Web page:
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Testosterone, and should men take it?



Should men take testosterone when their testosterone level is low?

The answer is yes, if the man involved has a medical condition that deprives him from making testosterone. The answer is less clear when the man is otherwise normal, but his testosterone levels have dropped due to normal aging. When men with low testosterone levels take testosterone, they feel better and have a sense of greater energy, better mood, better sexual function, increased muscle mass and decreased body fat.


What male wouldn’t want those benefits? The drawbacks to taking testosterone are the concerns for increased heart disease and increased prostate cancer due to taking testosterone. There is a parallel here to women taking estrogen when estrogen levels drop. Taking estrogen is associated with increased risk of stroke, blood clots and cancer.


The risk of developing prostate cancer when taking testosterone seems to be low. This is important because lowering testosterone levels is a strategy in treating prostate cancer so it would stand to reason that raising testosterone levels would lead to prostate cancer. However, there is no evidence of this from clinical research. Perhaps this indicates a difference between testosterone made by a man’s body and testosterone taken from an external source. The former spurs prostate cancer but the latter does not.


So that leaves the concern for the possibility increased heart disease from testosterone therapy. This was the subject of a review by Jemma Hudson and others published in June in The Lancet, Healthy Longevity. The authors combined information from 35 clinical studies and had access to data of individual participants in 17 of those studies. This meant they had access to relevant information regarding testosterone treatment and its side effects or bad effects in 3431 men. Usually in medical studies, the greater the number of participants, the better the advice resulting from the research.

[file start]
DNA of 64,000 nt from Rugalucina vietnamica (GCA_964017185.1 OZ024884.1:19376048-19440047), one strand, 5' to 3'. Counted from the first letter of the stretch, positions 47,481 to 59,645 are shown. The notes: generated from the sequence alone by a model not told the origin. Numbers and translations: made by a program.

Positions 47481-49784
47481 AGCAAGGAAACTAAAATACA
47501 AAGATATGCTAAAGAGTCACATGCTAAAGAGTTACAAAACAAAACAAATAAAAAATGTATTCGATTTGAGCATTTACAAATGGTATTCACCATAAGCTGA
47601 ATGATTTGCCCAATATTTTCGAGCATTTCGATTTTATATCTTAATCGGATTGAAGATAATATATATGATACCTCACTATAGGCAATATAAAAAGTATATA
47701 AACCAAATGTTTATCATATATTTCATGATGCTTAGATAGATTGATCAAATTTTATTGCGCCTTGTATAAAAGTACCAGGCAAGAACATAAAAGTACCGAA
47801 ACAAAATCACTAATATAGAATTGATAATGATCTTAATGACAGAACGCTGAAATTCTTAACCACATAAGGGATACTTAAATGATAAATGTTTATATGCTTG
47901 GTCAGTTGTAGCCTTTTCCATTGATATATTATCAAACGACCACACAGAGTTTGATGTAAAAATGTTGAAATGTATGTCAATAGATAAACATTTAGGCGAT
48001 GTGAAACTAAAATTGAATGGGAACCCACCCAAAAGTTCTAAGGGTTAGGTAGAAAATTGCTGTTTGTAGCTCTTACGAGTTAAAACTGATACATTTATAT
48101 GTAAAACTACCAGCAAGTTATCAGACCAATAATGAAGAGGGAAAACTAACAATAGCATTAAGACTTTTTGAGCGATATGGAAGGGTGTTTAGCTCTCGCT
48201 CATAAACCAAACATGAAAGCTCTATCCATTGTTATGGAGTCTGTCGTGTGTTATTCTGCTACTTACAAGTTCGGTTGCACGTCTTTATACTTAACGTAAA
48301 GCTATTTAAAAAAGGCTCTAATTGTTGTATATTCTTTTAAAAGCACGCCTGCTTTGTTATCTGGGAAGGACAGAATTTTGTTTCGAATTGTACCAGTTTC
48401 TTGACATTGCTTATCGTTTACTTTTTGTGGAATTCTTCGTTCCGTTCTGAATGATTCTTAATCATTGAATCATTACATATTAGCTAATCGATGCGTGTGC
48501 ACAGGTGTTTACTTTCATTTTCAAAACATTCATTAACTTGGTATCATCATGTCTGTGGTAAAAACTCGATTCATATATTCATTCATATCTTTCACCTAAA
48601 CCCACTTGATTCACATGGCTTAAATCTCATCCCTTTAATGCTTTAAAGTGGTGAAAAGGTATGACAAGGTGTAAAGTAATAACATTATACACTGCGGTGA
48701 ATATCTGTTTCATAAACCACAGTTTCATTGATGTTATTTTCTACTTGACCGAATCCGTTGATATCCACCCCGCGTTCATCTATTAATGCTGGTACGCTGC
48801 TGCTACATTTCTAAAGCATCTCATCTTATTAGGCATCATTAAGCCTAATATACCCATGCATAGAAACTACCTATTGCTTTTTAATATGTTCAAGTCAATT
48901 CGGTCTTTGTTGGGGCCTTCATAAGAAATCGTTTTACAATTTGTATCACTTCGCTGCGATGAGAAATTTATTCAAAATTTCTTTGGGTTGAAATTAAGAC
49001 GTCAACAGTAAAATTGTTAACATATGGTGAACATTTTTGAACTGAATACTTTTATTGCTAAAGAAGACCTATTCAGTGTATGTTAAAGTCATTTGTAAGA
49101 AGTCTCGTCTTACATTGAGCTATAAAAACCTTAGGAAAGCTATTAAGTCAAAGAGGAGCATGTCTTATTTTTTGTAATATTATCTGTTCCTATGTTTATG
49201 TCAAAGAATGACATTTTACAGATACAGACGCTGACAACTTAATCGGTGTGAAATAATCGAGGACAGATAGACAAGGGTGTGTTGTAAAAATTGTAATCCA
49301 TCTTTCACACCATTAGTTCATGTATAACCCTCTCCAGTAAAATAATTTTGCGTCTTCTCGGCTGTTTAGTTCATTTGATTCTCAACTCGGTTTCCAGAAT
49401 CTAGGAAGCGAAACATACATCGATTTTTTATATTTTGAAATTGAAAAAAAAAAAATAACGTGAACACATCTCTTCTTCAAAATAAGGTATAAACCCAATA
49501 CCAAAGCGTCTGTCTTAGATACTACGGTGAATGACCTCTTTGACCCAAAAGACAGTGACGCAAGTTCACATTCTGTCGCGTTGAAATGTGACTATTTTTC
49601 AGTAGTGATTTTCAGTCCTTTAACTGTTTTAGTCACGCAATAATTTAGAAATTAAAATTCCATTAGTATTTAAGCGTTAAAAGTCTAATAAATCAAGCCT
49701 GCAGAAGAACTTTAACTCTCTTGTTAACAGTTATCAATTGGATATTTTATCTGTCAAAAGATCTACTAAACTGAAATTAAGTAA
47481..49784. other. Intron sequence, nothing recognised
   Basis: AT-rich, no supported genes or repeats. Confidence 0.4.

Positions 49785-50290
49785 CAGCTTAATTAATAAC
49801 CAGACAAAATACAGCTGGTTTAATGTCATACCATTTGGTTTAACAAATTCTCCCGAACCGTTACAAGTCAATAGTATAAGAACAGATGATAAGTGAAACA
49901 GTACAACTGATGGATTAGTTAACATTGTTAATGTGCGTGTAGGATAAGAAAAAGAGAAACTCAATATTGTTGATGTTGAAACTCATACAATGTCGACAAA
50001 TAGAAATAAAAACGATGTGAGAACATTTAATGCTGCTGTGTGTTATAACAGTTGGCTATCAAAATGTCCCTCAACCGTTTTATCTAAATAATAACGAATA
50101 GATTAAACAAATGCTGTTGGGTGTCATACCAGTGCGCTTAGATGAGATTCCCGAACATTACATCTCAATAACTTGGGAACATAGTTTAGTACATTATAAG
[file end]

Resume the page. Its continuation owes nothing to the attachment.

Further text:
The men provided information over a range of time from 12 weeks to 3 years and the average was 9.5 months. Hudson and colleagues found there was no difference with respect to onset of heart disease or death due to heart disease when comparing the group of men who were taking testosterone as compared to the group of men who were not. They also noted that there was no difference between groups with respect to incidence of prostate cancer or blood clots.


So, it would be fair to say that men taking testosterone during a time frame that extends up to 3 years do not have to be concerned about new prostate cancer or new heart disease caused by testosterone. This helps some men who need short to intermediate term replacement of testosterone, but the big outstanding question remains, is it safe for men to take testosterone for decades since testosterone levels in men start to drop in their 30s. That question is not ignored and is the subject of an ongoing study that started in 2018 and will wrap up later this year and involves 5246 men. This will provide information over a 5 year follow up period as to whether there is increased heart disease in men taking testosterone over 5 years. If the answer to that question is no, then expect the prescription of testosterone for age related low testosterone to become more frequent.


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